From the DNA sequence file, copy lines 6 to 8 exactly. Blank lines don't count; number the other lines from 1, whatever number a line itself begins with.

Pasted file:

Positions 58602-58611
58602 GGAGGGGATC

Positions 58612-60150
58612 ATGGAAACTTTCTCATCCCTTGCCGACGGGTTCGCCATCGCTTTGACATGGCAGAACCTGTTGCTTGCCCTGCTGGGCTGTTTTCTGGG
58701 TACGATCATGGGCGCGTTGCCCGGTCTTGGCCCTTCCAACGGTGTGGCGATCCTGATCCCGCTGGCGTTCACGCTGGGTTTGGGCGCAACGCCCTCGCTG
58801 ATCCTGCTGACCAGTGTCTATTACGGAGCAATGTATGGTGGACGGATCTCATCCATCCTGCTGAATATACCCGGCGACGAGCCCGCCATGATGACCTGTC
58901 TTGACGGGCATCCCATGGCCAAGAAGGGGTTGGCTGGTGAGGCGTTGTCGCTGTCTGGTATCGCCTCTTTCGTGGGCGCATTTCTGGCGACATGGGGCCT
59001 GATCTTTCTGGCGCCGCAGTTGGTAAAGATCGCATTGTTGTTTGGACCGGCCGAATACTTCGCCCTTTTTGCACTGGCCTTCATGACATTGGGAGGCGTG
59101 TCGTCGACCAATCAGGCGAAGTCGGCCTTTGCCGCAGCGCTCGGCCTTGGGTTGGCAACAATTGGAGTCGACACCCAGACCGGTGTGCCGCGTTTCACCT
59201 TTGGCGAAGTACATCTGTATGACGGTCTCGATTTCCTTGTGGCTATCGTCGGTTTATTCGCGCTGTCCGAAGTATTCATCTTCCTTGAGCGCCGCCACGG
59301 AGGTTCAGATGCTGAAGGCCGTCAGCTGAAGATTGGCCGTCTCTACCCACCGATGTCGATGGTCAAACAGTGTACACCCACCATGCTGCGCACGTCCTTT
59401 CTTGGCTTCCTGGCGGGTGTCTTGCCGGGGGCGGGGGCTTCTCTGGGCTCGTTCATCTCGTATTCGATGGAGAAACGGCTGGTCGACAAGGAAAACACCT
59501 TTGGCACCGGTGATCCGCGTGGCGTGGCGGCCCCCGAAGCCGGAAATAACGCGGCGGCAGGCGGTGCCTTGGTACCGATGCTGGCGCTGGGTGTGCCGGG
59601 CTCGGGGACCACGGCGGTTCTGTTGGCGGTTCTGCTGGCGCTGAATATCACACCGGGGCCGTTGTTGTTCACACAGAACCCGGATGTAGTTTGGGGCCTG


58801 ATCCTGCTGACCAGTGTCTATTACGGAGCAATGTATGGTGGACGGATCTCATCCATCCTGCTGAATATACCCGGCGACGAGCCCGCCATGATGACCTGTC
58901 TTGACGGGCATCCCATGGCCAAGAAGGGGTTGGCTGGTGAGGCGTTGTCGCTGTCTGGTATCGCCTCTTTCGTGGGCGCATTTCTGGCGACATGGGGCCT
59001 GATCTTTCTGGCGCCGCAGTTGGTAAAGATCGCATTGTTGTTTGGACCGGCCGAATACTTCGCCCTTTTTGCACTGGCCTTCATGACATTGGGAGGCGTG